Paddy Ashdown, the leader of British member party the UK Liberal Democrats from 1988 to 1999 - following the merger between the British Liberals and the Social-Democratic Party, died suddenly just days before Christmas at the age of 77 following a short illness.
In the 1990s, Lord Ashdown, led the party for 11 years from when the poll rating was represented with an * to their best electoral result for three quarters of a century, and he transformed his party in a major political force.
Lib Dem Party President Baroness Sal Brinton tweeted: “So sad to hear of Paddy Ashdown’s death. He was liberal to his core, and a wonderful leader, using his army leadership skills to build and grow the party. I knew him for 30 years: he was generous with his time and energy. It was a privilege to work with him.”
Current LibDem leader Sir Vince Cable said: “This is a hugely sad day for the Liberal Democrats and for the very many people across political and public life who had immense affection and respect for Paddy.”
“Paddy was famous for his politics, but his talents extended well beyond that arena. He was an accomplished author and had spent many years serving the country before he got near the House of Commons. Once in Parliament, he made a real mark. He was always listened to, in particular, on international issues and defence. He took up unpopular causes where he was respected for his convictions,” he added.
“He inspired the Liberal Democrats from a polling position he famously described as ‘represented by an asterisk’, to become a formidable campaigning force laying the ground for the strength which later took the party into government.”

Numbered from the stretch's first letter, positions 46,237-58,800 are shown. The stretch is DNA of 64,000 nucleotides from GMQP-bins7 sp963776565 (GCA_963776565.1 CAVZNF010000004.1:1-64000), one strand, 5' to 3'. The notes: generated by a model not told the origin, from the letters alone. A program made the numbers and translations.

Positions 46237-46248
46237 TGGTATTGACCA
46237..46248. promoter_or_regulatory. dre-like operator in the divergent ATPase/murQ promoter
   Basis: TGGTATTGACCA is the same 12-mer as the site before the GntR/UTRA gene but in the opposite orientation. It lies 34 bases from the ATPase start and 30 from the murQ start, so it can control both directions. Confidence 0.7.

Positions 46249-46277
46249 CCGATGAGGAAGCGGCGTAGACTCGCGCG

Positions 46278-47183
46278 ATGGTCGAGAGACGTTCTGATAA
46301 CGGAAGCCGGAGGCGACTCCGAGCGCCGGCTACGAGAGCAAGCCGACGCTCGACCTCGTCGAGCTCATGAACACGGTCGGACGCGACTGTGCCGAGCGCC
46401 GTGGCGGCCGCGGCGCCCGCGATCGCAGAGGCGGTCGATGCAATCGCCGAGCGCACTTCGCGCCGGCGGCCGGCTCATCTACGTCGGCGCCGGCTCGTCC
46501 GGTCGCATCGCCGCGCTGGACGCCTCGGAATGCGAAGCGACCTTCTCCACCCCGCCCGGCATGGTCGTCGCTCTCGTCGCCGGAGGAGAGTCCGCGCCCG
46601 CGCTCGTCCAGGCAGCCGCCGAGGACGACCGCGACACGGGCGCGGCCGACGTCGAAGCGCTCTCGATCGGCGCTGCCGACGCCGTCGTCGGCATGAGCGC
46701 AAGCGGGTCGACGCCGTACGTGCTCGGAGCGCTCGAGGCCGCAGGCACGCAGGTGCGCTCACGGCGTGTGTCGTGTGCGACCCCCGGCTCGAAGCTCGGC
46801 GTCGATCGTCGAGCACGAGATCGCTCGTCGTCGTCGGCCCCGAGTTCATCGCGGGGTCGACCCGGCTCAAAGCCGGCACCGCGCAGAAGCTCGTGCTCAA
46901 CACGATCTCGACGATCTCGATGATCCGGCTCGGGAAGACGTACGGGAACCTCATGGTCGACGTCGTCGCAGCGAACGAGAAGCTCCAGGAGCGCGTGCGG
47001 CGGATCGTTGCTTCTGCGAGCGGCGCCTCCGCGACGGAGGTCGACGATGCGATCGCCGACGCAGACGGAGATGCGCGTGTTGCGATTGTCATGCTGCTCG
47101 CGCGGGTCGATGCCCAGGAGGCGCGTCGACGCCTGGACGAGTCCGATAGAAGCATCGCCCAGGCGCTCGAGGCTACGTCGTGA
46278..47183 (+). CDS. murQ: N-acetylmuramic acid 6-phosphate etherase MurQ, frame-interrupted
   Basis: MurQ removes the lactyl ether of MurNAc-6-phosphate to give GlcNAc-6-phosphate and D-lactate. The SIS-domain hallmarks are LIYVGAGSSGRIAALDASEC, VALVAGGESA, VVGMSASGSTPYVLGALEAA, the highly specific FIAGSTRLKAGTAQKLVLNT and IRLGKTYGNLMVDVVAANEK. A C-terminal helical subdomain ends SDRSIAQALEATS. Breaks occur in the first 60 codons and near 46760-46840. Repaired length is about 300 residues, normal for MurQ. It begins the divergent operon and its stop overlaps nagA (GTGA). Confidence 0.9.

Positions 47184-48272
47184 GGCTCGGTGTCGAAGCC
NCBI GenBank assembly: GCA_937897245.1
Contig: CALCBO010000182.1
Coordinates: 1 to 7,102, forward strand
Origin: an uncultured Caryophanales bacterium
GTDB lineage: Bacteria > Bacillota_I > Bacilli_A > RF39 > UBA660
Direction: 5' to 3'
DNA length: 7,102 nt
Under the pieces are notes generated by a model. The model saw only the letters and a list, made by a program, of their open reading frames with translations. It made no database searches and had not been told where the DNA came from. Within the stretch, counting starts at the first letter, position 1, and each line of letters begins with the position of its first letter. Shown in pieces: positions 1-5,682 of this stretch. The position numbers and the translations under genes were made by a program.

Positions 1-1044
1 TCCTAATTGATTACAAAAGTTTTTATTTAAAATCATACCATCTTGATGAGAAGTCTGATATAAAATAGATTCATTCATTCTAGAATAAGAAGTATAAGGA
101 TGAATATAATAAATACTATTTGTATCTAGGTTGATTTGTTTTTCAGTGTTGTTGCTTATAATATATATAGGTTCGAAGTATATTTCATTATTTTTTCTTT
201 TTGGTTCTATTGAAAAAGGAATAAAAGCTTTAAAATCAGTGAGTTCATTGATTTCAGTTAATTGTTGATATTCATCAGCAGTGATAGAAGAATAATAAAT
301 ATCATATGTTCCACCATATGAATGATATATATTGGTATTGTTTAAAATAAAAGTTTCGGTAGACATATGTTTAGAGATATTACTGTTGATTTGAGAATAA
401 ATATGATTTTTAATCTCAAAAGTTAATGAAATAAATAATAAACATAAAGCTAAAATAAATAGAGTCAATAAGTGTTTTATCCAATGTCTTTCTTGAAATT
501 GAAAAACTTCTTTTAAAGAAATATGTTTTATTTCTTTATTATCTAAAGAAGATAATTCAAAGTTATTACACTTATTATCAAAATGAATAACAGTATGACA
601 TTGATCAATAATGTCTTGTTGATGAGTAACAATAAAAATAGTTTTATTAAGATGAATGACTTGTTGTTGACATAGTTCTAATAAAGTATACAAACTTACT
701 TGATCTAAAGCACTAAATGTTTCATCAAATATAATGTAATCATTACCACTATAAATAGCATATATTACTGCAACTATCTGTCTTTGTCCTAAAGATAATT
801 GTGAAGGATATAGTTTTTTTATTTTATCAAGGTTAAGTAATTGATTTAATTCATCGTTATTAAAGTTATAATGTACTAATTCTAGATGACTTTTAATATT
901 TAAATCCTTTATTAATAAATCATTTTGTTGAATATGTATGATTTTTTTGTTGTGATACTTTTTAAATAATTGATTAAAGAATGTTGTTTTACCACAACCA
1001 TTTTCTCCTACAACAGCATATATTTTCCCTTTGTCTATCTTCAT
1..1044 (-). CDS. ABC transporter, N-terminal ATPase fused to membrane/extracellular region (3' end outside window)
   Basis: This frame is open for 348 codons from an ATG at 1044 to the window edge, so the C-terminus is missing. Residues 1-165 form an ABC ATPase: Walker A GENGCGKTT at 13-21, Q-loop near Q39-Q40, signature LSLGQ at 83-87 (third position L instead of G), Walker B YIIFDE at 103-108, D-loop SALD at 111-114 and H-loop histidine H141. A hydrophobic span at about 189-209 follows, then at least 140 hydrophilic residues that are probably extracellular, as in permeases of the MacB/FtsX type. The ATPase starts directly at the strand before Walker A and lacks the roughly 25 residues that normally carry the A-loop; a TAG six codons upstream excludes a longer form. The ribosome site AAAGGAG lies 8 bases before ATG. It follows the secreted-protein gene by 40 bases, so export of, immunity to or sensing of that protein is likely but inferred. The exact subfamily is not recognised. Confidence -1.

“In recent years, he has been a powerful voice of real significance to the pro-European cause. He will be sadly missed in all parts of politics and Parliament.”
This is a hugely sad day for the Liberal Democrats and for the very many people across political and public life who had immense affection and respect for @paddyashdown. He was famous for his politics but his talents extended well beyond that arena. RIP. https://t.co/Zq8issvSzC
Sir Nick Clegg, who led the party from 2007 to 2015, said he was “the most heartfelt person I have known [and] the reason I entered politics. He was the reason I became a liberal. And he became a lifelong mentor, friend and guide.”
Lord Ashdown was also a staunch supporter and powerful voice for the pro-European cause in the United Kingdom in recent years. He was aghast at the direction the country has been taking, and as ever did all he could to campaign for a change of course.
His passing was also felt in Bosnia and Herzegovina, where he served for four years as the United Nations’ High Representative.
ALDE Party member party Nasa Stranka paid tribute, writing: “Paddy Ashdown was a great friend of Bosnia and Herzegovina, but also to Nasa Stranka. Losing such friends is hard to get over, but the comfort is that he always made us new friends, wherever he was, he was talking positive about BiH. Peace to his soul.”
Fellow ALDE Party member party Liberalno Demokratska Stranka (LDS) together with the association of intellectuals (KRUG 99) and young people gathered under Liberal Forum of Bosnia and Herzegovina organised a commemorative meeting in Sarajevo on 27 December to mark the loss of Lord Ashdown. They adopted a joint statement.
His obituary for the Guardian newspaper shared words from his own memoirs on how he became a Liberal: “I definitely remember that he wore an orange anorak, looked unprepossessing and had a squeaky voice to match ... My memory may be playing tricks when it tells me he also had sandals and a wispy beard. I told him pretty roughly that I certainly would not vote Liberal unless (which I considered highly unlikely) he could persuade me that I should. I don’t know quite what happened next. But two hours later, having discussed liberalism at length in our front room, I discovered that this was what I had really always been ... Liberalism was an old coat that had been hanging in my cupboard ... just waiting to be taken down and put on.”
An online condolence book has been created where you are invited to leave your message of condolence: www.libdems.org.uk/book-of-condolence-paddy-ashdown